How We're Building a Closer Family Bond And Why It's No "Charade"

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When I signed up for this mom gig, I was surprised that part of my job description included "Solutions Manager.” After I gave birth, I’d already taken on the roles of personal chef, wardrobe assistant, and private sleep coach. Then it became clear I was also tasked with figuring out answers to burning questions like “how to make bath time enjoyable?” and “can I hold my newborn while peeing?” Recently, these fixes have grown more complex because we’re dealing with larger emotional issues like friendship dynamics and how to make bath time enjoyable. (Bath time has many levels.) So, when my 8-year-old started feeling lonely at school, I was ready to find an answer. 

“Mom, I don’t want to go to school tomorrow,” my third grader said after an enjoyable bath time. I checked his temperature, but he assured me it wasn’t anything physical. He wrapped his arms around my waist and said into my stomach, “I’ve just been feeling lonely.” At that moment, I thought about keeping him home from school for, you know … the rest of his life. But I understood that might not be the best option, so we talked about his feels instead. 

My kid revealed he’d been feeling like an outsider with his friends. His friend group got along fine, but some days he ended up playing by himself at recess. As an only child, he was a pro at independent play, but when he saw all his friends swinging together or playing freeze tag, he felt he was missing out. This empty feeling grew, and as the day went on, he was having a hard time re-engaging with everyone. 

I held him close and told him I understood. His grip around me loosened and I felt some of his tension ease. But when he looked at me, I saw he still carried a big kick-ball sized ball of stress. So, I stepped into Solution Manager mode and we talked about ways he could feel less lonely. Maybe he could try playing with other friends on the playground? Or what if he talked about the things he had in common with his usual group during his breaks? He agreed to try some of the suggestions, and I silently agreed not to keep him home from school for forever — even though my protective mom heart said otherwise.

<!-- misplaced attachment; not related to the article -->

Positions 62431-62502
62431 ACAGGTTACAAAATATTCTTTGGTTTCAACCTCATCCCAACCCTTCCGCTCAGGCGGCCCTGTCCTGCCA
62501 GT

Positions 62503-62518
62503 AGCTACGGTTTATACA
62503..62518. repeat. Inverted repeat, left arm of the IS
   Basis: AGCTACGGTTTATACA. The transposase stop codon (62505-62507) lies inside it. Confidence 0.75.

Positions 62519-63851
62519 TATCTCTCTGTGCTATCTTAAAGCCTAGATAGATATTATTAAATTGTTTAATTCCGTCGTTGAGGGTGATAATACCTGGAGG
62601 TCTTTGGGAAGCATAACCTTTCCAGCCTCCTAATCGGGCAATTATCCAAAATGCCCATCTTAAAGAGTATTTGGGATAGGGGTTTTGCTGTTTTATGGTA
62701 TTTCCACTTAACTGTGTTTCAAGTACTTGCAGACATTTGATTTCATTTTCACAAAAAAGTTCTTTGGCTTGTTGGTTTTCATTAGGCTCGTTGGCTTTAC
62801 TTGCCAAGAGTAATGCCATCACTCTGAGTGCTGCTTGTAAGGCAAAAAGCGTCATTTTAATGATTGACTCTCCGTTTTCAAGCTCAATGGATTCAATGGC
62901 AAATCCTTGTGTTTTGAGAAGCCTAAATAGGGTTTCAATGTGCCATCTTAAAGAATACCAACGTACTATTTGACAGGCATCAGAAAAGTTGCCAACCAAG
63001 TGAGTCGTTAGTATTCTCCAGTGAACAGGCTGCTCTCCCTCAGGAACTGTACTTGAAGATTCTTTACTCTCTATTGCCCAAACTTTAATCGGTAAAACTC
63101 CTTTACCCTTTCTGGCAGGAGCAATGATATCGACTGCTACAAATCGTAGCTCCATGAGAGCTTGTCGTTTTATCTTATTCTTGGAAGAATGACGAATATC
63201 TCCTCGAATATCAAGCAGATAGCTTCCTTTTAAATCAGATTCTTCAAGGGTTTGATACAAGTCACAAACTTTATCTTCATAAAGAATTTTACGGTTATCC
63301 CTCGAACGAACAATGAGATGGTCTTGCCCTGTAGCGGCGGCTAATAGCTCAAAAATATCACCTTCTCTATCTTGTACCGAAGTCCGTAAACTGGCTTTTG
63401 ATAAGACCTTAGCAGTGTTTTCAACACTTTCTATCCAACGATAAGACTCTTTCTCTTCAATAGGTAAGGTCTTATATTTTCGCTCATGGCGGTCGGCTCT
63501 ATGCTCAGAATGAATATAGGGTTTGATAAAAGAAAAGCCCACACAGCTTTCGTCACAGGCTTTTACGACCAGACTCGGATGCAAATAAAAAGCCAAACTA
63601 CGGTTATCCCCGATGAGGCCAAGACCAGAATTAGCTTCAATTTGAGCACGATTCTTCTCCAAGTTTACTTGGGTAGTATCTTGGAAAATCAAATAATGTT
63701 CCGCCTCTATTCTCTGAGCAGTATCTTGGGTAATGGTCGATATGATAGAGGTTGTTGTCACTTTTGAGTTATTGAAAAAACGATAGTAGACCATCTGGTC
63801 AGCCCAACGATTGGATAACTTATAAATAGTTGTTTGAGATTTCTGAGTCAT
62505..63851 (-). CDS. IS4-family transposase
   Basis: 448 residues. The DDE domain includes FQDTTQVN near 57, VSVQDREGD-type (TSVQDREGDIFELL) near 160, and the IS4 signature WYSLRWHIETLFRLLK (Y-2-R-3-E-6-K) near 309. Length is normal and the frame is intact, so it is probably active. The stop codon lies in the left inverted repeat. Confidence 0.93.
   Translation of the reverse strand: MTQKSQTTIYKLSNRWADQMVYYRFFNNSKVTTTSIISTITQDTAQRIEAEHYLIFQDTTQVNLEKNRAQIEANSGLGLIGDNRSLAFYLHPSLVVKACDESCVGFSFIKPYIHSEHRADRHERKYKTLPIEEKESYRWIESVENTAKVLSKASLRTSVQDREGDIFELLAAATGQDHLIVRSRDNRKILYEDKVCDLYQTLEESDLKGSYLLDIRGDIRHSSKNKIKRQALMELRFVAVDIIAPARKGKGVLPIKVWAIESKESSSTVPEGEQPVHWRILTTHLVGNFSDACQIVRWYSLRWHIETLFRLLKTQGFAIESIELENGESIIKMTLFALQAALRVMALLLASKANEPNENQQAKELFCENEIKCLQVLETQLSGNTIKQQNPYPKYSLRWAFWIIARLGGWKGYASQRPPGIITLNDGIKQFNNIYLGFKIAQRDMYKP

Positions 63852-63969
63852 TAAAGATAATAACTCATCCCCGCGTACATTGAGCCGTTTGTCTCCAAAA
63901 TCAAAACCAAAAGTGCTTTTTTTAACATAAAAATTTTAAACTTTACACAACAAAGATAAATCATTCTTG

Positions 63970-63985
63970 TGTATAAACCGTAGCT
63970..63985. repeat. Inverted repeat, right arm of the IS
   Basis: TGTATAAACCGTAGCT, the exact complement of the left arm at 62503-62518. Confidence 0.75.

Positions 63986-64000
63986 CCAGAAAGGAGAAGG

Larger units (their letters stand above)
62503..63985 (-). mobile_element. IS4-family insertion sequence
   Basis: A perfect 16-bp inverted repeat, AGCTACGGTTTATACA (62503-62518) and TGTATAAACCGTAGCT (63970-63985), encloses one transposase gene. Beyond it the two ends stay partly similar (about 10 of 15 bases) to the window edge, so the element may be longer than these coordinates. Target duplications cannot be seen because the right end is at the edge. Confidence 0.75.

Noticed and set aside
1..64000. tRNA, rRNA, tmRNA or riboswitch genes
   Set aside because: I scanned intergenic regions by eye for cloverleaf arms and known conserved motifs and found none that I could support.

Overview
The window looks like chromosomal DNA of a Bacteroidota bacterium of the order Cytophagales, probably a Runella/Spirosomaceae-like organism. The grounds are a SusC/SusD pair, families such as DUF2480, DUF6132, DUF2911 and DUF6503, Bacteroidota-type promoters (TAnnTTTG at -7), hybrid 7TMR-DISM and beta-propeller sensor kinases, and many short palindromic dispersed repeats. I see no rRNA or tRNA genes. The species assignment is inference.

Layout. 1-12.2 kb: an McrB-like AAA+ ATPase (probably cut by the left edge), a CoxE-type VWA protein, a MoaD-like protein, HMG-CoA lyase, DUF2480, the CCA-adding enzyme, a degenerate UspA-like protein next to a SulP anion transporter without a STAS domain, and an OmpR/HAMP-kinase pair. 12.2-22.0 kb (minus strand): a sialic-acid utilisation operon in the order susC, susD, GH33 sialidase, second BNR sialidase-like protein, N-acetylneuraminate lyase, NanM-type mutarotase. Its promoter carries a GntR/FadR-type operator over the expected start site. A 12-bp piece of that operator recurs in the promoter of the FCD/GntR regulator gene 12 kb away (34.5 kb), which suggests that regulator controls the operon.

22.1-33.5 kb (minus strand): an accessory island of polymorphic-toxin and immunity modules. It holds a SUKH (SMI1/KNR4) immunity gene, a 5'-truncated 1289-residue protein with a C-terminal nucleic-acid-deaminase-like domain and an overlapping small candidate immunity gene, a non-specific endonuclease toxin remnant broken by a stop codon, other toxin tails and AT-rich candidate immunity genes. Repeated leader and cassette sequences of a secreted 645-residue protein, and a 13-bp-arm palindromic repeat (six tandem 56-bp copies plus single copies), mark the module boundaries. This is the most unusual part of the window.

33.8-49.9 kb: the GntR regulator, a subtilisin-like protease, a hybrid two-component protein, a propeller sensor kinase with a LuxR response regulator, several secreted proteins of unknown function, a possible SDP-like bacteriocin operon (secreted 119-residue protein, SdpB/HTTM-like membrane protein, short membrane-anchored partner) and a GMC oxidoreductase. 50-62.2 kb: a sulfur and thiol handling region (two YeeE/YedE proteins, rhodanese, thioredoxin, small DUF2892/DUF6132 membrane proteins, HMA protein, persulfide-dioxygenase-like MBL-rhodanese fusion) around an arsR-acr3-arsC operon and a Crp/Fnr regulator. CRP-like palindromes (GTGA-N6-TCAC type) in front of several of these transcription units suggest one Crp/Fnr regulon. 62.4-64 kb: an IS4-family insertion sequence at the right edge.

“I still feel lonely, Mom,” was the report that came back over the next few days. 

He told me he had tried to talk to his friends during their downtime, but it didn’t feel good. Then he said he was too shy to play with friends he wasn’t used to. My heart hurt. I wanted to kiss-and-make-better the emotional bruises he carried like I’d done for each random knee scrape when he was little. I assumed finding ways to help would become more complicated as my little one grew up. What I didn’t anticipate was feeling so defeated when ideas didn’t work.  

When Connections at Home Grew, Connections at School Grew, Too 

The pressure to find an answer grew like our piles of dirty laundry. In the afternoons, I listened to him talk about his day, gave hugs, and tried to come up with a solution. Then in the evenings, we started playing games as a family to help him have a little more fun. The one my son fell in love with was charades. He was an instant “charades master.” Laughing harder than he had in days, I watched him gesture wildly. For this clue, his arms were swaying above his head and that’s when I shouted, “The Haunted Mansion!” Before I could blink, his arms were around my neck in celebration. He loved coming up with funny titles and I loved seeing his mood lighten — and a few days later I noticed a change. 

Sometimes, the best parenting solutions are unplanned. And that’s how it was with the simple old-school game of charades. As my son felt more included at home, he began to build a new confidence at school. He reported back that the playground felt more playful and talking during his breaks didn’t feel forced anymore. Experiencing our family bond differently helped him learn to connect and communicate in new and exciting ways. And that’s a solution I can totally get behind. Now, to figure out bath time ...

Tags: Friends, Motherhood, parenting, Self Confidence

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Tonilyn Hornung

Tonilyn is an author and freelance writer who lives with her husband, young son, many furry friends, and never enough closet space. See Full Bio

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